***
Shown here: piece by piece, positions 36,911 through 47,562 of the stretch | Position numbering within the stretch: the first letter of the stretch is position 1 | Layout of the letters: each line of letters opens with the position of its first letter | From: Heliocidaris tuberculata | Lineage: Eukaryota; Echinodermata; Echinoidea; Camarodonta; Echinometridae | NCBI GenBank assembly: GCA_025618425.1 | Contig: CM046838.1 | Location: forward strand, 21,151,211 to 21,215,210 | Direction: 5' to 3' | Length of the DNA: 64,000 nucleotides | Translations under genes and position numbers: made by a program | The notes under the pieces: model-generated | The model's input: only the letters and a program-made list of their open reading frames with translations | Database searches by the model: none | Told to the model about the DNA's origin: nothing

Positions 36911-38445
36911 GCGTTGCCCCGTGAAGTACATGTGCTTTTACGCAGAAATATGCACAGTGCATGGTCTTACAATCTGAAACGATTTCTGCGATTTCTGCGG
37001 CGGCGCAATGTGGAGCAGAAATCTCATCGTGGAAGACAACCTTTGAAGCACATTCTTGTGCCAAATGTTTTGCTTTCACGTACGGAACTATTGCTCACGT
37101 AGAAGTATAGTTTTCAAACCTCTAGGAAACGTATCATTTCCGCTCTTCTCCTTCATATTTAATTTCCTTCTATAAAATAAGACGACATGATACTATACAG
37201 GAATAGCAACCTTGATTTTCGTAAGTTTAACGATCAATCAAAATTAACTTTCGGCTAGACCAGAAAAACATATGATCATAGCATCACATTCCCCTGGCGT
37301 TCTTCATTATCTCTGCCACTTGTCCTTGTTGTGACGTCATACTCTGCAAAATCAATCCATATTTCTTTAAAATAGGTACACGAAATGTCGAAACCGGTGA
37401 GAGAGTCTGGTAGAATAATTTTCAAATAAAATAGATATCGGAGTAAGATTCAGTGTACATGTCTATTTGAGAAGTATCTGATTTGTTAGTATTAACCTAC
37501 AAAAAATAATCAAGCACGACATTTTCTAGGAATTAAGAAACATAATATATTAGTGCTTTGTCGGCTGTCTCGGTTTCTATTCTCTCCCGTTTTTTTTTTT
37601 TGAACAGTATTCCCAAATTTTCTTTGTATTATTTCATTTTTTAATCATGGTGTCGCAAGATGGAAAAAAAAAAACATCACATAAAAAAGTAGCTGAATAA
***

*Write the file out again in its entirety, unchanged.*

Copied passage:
Shown here: piece by piece, positions 36,911 through 47,562 of the stretch | Position numbering within the stretch: the first letter of the stretch is position 1 | Layout of the letters: each line of letters opens with the position of its first letter | From: Heliocidaris tuberculata | Lineage: Eukaryota; Echinodermata; Echinoidea; Camarodonta; Echinometridae | NCBI GenBank assembly: GCA_025618425.1 | Contig: CM046838.1 | Location: forward strand, 21,151,211 to 21,215,210 | Direction: 5' to 3' | Length of the DNA: 64,000 nucleotides | Translations under genes and position numbers: made by a program | The notes under the pieces: model-generated | The model's input: only the letters and a program-made list of their open reading frames with translations | Database searches by the model: none | Told to the model about the DNA's origin: nothing

Positions 36911-38445
36911 GCGTTGCCCCGTGAAGTACATGTGCTTTTACGCAGAAATATGCACAGTGCATGGTCTTACAATCTGAAACGATTTCTGCGATTTCTGCGG
37001 CGGCGCAATGTGGAGCAGAAATCTCATCGTGGAAGACAACCTTTGAAGCACATTCTTGTGCCAAATGTTTTGCTTTCACGTACGGAACTATTGCTCACGT
37101 AGAAGTATAGTTTTCAAACCTCTAGGAAACGTATCATTTCCGCTCTTCTCCTTCATATTTAATTTCCTTCTATAAAATAAGACGACATGATACTATACAG
37201 GAATAGCAACCTTGATTTTCGTAAGTTTAACGATCAATCAAAATTAACTTTCGGCTAGACCAGAAAAACATATGATCATAGCATCACATTCCCCTGGCGT
37301 TCTTCATTATCTCTGCCACTTGTCCTTGTTGTGACGTCATACTCTGCAAAATCAATCCATATTTCTTTAAAATAGGTACACGAAATGTCGAAACCGGTGA
37401 GAGAGTCTGGTAGAATAATTTTCAAATAAAATAGATATCGGAGTAAGATTCAGTGTACATGTCTATTTGAGAAGTATCTGATTTGTTAGTATTAACCTAC
37501 AAAAAATAATCAAGCACGACATTTTCTAGGAATTAAGAAACATAATATATTAGTGCTTTGTCGGCTGTCTCGGTTTCTATTCTCTCCCGTTTTTTTTTTT
37601 TGAACAGTATTCCCAAATTTTCTTTGTATTATTTCATTTTTTAATCATGGTGTCGCAAGATGGAAAAAAAAAAACATCACATAAAAAAGTAGCTGAATAA